Can I File for Chapter 7?

Due to major revisions to Bankruptcy Law under the Bankruptcy Abuse and Consumer Protection Act (BACPA) of 2005, it is much clearer who is eligible for a Chapter 7 bankruptcy, and who must alternately file for Chapter 13 or Chapter 11 bankruptcy, as applicable.

In Chapter 7, most remaining debts will be discharged once your case has been deemed a “no-asset” case or after the liquidation process.  Certain debts will not be discharged such as domestic support obligations and student loans.  Chapter 7 bankruptcy specifically allocates that the debtor’s non exempt property may be liquidated in order for the debtor to pay off all or a partial amount of the filer’s debt. For this reason, Chapter 7 may be the ideal bankruptcy to choose if you have less property to lose. However, it may be in your better interest to file under Chapter 13, since this process can offer better property protection and can help you save a home, car, or other secured asset when you are in arrears. Chapter 7  helps to discharge large unsecured debts like credit cards, medical bills, and most negligence claims. To assess your finances with the “means test” and to help you find the most appropriate course of action, a bankruptcy attorney can help you with this process.

Chapter 7 Requirements

You will meet with our firm, assess your case and possible issues, decide which chapter is best, then you will be given direction of all documentation and information needed in order to prepare your petition.  This information and documentation is part of the strict due diligence requirements and allows your income, expenses, businesses, liabilities, assets, and property transactions, occurring within a relevant time period, to be fully disclosed.  Some of the documents required to be produced are Federal 1040 tax returns, past six months of pay stubs, and divorce decrees and child support orders.

Whether filing bankruptcy as a joint petition (husband and wife) or separate individual petitions, some information must be included for the non-filing spouse, including, but not limited to, income and expenses. This is needed so the court, the trustee, and creditors can examine the financial circumstances of your entire household.  Furthermore, all debtors are required by law to complete a credit counseling course prior to filing a bankruptcy petition with a provider approved by the applicable Bankruptcy Administrator for the federal district in which you live.  This ensures that you have explored non-bankruptcy options before filing.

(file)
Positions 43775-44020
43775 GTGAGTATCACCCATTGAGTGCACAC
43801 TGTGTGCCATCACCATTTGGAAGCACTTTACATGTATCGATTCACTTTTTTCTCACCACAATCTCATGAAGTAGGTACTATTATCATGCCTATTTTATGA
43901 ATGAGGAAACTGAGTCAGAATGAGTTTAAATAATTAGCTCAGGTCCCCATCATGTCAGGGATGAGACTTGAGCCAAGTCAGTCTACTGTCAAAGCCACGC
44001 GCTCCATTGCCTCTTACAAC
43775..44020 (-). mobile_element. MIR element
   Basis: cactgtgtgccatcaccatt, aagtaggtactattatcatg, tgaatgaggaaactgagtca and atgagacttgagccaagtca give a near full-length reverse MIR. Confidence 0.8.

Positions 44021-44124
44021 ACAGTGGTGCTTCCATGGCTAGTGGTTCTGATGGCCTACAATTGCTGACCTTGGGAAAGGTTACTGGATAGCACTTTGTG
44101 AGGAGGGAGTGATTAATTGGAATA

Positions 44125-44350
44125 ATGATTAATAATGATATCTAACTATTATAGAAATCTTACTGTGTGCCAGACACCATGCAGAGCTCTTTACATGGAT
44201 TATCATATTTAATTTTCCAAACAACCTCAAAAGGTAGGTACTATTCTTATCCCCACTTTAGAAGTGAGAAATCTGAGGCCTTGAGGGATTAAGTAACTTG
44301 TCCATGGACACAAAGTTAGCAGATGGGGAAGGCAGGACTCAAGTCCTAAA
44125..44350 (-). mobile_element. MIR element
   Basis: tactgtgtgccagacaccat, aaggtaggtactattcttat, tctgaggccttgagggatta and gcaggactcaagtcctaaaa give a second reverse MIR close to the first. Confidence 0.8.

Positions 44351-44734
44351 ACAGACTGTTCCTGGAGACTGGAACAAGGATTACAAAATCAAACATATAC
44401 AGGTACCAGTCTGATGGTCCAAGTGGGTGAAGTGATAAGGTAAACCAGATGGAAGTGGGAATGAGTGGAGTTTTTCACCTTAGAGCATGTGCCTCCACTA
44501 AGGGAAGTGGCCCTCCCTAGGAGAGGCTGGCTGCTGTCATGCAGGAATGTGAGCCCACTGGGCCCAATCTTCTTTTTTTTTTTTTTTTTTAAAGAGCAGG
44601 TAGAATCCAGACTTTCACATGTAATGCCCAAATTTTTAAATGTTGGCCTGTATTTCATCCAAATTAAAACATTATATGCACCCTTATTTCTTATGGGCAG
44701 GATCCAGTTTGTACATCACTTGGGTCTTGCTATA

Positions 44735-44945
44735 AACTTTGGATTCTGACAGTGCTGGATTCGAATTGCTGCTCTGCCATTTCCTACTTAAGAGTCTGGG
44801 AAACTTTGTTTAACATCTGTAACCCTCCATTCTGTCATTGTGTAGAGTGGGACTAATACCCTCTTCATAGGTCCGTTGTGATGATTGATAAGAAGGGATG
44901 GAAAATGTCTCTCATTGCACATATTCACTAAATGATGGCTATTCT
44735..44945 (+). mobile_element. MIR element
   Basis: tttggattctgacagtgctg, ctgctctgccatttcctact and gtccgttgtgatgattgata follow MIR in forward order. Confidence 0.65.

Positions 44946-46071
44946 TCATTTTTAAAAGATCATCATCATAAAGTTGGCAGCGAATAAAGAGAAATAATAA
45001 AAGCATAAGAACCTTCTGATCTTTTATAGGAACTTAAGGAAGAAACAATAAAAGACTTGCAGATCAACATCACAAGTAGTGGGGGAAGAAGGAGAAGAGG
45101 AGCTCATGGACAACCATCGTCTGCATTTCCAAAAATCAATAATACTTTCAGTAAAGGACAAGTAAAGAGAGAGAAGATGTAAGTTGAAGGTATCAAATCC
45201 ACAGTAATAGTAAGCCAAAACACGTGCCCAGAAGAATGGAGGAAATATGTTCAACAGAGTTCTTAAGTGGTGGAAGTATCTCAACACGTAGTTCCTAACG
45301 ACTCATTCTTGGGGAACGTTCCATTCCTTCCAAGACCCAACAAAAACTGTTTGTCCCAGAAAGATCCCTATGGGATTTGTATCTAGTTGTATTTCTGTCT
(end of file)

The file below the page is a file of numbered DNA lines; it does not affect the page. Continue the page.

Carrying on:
Once the petition is complete and is signed, it is filed with the Court.  At the filing, a “bankruptcy estate” is created which consists of all property you own in the entire world, whether or not it is listed. Then, immediately, an “Automatic Stay” against all attempts to collect debts and gain control over estate property goes into effect and your creditors are required to stop harassment and most collection efforts as soon as your case is filed. If any creditor has repossessed any estate property after the filing – whether or not with knowledge of the filing, is considered to have violated the Stay.  If such action was committed “with knowledge” of the case filing, then the bankruptcy court, upon application filed by the debtor, may punish the violator with a judgment for actual and punitive damages including attorney fees.